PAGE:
Proceedings of The Physiological Society

Europhysiology 2018 (London, UK) (2018) Proc Physiol Soc 41, PCB258

Poster Communications

The peripheral nervous system in vitro - Characterization of a co-culture system with human derived neurones and Schwann cells

C. Trinler1, C. Rösseler1, P. Hautvast1, A. Lampert1

1. Institute of physiology, RWTH Aachen, Aachen, Germany.

Peripheral neuropathy can be induced by inherited or acquired dysfunctions of the peripheral nervous system. The disease causing factors are largely unknown. Different cell types and cell-cell interactions, such as the axon-Schwann cell (SC) interaction, can be affected. In order to study these interactions in detail a reliable model is needed, which includes both neurones and SCs. Progress in the differentiation of human induced pluripotent stem cells (hiPSCs) into different cell types has led to efficient protocols generating human sensory neurones and SCs (Chambers et al., 2012; Kim et al., 2017). Previous approaches to establish a co-culture were achieved in a heterologous system of rodent and human cells (Clark et al., 2017) and with long-term protocols using human embryonic stem cells derived sensory neurones and SCs (Ziegler et al. 2011). By using a recently published protocol (Kim et al., 2017) we generate a homogeneous culture of hiPSCs derived SCs for co-culturing with hiPSCs derived sensory neurones, which we produce using a small molecule approach (Eberhardt et al., 2015, based on Chambers et al., 2012). The expression of typical SC markers, including S100, GFAP, p75 and Sox10, is approved by immunostaining and mRNA expression. We co-culture human SCs with iPSCs derived sensory neurones similar as described in Clark et al. 2017 for rodent SCs. Within an hour after adding SCs to iPSCs derived neurones, alignments of spindle-shaped SC-like cells to axonal structures are observed. To analyse the effect of SCs on sensory neurones in a co-culture system we study immunocytochemical characteristics and canonical markers in quantitative RT-PCR like MBP, Caspr and ion channel expression. In addition, we aim to study the electrophysiological aspects of nociceptors matured in the presence of SCs by using current clamp to measure action potential generation. This will help to explore whether SCs promote and accelerate the process of maturation of neurones. By providing a human disease model for neuropathy which more faithfully follows physiology, we aim to explore underlying disease mechanisms and potentially to support the development of new drugs.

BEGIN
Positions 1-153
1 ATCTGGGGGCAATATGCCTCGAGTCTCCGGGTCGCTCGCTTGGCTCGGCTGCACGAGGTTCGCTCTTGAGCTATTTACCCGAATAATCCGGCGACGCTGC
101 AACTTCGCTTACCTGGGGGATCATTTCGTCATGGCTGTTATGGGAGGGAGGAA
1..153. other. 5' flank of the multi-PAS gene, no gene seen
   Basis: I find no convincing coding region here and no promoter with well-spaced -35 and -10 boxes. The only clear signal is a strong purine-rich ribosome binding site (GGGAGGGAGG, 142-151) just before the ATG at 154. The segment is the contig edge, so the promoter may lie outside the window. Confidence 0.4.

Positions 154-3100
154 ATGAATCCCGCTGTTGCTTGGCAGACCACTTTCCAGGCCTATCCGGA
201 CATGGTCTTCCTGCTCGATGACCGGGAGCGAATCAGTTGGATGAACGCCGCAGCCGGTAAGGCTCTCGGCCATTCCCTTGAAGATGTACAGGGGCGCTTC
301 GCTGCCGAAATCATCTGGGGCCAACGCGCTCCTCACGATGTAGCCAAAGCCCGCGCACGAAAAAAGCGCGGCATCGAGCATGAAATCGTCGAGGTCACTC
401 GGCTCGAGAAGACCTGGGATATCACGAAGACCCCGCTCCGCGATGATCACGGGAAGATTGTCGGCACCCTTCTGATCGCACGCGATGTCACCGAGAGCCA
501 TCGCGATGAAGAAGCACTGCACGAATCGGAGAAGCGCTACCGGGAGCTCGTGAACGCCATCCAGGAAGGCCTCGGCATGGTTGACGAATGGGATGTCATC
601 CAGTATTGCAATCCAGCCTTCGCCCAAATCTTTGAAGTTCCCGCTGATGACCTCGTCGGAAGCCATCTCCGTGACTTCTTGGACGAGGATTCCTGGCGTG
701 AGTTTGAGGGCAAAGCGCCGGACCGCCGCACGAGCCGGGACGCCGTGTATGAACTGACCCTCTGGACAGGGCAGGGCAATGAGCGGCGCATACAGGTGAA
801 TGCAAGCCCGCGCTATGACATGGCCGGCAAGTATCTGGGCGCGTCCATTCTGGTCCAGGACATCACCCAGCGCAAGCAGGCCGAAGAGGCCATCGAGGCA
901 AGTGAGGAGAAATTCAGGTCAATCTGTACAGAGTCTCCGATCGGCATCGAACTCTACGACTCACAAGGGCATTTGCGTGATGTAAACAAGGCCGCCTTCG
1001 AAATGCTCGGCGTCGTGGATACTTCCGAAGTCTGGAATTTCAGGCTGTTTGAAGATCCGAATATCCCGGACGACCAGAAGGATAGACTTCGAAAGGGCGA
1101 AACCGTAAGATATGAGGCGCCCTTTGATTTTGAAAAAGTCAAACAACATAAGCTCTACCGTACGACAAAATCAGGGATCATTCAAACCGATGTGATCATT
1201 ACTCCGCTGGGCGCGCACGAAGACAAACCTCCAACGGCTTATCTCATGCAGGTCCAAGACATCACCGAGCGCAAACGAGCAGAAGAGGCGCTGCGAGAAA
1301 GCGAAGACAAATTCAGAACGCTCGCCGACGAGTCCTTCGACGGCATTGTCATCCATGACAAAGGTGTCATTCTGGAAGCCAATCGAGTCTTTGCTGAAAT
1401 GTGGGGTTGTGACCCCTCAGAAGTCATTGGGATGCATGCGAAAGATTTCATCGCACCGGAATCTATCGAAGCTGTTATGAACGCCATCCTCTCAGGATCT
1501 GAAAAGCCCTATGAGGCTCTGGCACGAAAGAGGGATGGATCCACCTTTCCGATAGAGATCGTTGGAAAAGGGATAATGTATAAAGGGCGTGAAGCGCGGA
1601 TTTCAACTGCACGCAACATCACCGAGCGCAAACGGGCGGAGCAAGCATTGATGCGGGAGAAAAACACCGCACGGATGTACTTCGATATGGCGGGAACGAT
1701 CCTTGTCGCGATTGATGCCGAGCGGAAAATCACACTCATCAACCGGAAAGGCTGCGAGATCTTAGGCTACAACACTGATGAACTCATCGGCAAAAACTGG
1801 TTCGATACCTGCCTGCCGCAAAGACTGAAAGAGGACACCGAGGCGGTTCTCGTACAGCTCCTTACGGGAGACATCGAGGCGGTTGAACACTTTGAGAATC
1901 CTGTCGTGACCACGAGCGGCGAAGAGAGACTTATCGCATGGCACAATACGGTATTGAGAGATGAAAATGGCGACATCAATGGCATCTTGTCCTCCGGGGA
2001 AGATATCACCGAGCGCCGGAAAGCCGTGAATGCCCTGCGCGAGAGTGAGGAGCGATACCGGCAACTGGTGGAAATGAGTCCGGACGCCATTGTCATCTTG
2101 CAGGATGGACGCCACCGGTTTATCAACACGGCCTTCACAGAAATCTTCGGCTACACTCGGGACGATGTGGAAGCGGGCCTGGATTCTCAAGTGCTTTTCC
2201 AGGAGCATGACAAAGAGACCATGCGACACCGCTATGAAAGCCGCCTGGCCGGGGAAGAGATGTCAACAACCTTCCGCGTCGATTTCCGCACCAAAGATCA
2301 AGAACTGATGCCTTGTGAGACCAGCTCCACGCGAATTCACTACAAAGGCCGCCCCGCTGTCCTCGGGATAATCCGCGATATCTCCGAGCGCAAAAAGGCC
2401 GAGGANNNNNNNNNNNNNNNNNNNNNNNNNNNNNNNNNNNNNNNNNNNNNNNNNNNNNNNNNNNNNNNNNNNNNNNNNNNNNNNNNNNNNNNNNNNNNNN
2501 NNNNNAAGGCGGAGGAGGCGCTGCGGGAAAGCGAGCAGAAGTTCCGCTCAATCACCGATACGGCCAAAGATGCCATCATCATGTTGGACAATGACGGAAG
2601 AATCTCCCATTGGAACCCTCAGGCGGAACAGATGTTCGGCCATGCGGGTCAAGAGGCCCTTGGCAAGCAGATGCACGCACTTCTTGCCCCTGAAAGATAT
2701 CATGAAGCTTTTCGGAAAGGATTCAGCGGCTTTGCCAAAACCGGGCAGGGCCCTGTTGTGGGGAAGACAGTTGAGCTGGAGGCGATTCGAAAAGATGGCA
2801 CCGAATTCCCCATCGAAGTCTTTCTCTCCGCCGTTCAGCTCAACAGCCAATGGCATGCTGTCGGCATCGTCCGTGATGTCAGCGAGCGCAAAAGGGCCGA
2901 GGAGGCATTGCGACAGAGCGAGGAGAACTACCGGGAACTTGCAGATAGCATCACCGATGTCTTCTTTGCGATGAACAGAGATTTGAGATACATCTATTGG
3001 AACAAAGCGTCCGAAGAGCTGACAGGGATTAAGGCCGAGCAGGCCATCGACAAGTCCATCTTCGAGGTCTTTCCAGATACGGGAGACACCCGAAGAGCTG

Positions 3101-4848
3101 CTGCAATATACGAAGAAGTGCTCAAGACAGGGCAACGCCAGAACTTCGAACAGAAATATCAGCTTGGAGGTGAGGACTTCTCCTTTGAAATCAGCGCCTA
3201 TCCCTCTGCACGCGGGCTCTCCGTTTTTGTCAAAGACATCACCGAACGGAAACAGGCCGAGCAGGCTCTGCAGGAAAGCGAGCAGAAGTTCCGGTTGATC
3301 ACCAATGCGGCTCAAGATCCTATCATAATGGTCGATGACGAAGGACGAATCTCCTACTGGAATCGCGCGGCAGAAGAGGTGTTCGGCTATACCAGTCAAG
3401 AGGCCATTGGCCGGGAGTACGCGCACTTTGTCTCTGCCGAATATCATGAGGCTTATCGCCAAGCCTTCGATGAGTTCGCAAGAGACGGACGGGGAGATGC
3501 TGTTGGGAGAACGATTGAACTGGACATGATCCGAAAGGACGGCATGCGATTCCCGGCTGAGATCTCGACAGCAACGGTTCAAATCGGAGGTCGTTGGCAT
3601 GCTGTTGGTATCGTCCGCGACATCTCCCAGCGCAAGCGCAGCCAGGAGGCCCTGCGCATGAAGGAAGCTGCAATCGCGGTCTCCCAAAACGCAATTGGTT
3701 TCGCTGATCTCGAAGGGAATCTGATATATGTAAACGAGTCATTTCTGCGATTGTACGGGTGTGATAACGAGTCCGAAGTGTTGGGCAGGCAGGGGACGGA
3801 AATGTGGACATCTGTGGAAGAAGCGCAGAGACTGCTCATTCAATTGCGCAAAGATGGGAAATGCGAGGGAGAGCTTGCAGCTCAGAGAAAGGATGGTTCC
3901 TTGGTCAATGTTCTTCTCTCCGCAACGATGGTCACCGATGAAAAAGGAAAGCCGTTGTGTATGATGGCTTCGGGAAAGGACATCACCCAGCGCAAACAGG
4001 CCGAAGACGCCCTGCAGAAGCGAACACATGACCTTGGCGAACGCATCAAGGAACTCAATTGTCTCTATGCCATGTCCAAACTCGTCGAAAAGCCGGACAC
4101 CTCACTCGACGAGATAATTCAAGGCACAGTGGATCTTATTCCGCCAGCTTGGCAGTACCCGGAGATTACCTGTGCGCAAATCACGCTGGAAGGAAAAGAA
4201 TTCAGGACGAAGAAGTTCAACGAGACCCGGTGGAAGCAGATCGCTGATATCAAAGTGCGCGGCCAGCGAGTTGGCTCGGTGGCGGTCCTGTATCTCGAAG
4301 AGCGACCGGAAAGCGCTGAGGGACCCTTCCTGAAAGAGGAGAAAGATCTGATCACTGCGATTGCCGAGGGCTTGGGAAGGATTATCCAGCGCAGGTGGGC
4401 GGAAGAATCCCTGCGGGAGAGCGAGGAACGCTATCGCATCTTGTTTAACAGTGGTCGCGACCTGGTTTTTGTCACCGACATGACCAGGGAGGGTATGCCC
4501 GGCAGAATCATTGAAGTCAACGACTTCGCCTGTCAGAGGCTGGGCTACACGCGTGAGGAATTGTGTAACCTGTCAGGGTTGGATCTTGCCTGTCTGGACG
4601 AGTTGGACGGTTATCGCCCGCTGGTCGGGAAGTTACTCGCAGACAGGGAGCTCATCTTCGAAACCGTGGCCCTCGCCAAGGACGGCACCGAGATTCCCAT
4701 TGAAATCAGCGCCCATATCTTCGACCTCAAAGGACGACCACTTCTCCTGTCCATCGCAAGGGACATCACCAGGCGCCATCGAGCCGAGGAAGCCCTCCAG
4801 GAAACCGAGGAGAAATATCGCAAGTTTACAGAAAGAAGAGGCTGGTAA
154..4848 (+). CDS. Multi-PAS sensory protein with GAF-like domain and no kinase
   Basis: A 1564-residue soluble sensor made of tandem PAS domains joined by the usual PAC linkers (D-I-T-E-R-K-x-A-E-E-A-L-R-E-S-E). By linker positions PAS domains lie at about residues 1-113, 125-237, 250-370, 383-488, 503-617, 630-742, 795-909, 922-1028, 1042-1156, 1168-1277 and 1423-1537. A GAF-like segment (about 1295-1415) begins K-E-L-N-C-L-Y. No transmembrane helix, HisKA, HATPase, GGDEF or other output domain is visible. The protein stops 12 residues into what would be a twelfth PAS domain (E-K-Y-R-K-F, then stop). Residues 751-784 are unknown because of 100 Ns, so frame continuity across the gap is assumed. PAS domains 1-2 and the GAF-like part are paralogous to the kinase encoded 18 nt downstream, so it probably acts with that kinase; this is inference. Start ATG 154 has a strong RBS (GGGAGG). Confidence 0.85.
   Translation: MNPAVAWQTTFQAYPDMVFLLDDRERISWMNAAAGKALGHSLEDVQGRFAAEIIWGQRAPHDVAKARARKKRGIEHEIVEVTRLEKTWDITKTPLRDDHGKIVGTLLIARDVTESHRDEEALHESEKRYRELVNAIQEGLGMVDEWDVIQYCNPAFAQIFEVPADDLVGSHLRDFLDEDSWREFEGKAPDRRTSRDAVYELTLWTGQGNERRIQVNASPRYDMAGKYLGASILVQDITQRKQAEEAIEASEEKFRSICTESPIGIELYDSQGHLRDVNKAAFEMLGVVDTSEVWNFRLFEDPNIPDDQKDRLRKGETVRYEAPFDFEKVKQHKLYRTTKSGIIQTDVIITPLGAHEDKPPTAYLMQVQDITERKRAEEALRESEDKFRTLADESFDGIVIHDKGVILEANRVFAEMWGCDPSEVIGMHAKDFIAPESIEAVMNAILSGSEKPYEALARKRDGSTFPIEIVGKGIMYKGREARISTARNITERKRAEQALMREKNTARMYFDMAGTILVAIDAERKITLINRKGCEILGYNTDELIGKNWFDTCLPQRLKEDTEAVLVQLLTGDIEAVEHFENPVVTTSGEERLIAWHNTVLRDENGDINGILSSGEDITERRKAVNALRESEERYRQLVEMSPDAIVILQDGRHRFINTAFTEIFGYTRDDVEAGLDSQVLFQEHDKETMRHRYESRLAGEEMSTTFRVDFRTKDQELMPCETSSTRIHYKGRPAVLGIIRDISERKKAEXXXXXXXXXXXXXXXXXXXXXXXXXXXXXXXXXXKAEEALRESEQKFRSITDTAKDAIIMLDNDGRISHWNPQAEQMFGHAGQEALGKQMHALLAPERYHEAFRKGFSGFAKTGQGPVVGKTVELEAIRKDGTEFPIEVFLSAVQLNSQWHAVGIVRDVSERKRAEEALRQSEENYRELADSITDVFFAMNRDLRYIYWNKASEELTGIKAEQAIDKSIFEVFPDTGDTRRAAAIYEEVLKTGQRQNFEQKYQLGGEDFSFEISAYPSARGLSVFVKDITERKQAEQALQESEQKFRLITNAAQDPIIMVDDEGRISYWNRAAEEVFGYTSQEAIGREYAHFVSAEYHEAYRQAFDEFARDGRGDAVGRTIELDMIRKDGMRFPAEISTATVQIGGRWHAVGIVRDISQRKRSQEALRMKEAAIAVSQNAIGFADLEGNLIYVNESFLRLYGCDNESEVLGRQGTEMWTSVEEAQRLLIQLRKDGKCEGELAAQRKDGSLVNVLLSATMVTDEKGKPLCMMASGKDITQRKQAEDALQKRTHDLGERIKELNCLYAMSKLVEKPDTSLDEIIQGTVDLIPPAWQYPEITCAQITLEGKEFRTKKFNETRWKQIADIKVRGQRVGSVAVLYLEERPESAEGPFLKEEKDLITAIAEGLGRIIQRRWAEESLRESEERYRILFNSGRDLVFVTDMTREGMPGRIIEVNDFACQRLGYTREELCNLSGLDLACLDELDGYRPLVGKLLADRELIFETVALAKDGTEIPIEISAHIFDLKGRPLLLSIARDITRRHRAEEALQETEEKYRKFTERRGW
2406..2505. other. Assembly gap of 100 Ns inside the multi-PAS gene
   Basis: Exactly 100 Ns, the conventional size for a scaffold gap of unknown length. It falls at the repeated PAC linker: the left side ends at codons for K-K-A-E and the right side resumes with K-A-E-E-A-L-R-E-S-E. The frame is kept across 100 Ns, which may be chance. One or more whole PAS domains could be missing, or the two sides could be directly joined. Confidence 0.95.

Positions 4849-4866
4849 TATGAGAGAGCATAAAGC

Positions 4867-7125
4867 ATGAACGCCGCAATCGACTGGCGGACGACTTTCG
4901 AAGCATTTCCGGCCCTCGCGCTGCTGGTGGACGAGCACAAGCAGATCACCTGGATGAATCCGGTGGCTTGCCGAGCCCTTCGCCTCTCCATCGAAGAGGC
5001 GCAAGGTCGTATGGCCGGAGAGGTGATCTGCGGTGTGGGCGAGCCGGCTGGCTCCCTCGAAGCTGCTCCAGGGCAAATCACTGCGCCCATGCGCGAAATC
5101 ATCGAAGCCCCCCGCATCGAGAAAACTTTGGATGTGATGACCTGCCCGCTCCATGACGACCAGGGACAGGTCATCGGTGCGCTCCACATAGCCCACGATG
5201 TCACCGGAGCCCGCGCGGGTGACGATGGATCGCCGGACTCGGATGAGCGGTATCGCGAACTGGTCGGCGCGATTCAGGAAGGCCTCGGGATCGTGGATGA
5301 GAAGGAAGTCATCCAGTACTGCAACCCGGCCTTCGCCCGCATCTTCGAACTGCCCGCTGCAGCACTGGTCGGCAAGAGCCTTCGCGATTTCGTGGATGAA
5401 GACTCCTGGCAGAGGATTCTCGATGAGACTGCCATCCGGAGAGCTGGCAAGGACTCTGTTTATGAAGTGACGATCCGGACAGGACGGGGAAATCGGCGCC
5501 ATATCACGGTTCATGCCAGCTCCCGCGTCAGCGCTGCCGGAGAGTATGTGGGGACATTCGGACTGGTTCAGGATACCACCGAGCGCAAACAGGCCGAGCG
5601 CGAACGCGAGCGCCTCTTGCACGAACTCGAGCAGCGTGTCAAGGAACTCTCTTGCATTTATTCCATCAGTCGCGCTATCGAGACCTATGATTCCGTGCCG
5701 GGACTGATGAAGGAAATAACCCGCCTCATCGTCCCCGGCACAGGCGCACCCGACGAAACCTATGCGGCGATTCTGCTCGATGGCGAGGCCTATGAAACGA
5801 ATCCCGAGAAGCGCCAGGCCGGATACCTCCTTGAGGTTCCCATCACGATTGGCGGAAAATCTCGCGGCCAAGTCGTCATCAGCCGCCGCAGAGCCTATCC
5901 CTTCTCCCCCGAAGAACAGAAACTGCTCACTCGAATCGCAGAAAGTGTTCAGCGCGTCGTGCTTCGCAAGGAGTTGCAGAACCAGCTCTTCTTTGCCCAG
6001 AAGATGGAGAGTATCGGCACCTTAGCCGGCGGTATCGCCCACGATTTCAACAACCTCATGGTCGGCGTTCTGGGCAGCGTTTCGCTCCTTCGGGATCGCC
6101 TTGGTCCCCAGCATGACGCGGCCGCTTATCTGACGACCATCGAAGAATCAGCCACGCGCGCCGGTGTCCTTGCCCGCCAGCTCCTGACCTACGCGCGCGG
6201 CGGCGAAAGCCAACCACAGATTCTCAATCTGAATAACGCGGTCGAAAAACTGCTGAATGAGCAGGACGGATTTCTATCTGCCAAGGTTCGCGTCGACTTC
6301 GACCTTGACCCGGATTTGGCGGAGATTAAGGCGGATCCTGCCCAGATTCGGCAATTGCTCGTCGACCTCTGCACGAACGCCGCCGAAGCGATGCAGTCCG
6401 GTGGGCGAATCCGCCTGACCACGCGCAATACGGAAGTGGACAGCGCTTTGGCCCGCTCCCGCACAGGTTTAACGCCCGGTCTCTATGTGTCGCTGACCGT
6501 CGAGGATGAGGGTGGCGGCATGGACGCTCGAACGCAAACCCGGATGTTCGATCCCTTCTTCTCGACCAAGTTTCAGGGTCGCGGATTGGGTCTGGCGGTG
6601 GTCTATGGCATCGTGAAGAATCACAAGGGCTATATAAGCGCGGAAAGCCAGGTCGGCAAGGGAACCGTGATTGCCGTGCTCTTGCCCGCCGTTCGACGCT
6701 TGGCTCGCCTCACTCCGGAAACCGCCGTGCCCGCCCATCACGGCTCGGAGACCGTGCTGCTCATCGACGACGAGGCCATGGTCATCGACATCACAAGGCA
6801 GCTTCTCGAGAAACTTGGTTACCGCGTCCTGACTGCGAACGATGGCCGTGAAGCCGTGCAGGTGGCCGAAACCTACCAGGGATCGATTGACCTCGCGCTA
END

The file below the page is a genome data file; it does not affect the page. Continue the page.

Where applicable, experiments conform with Society ethical requirements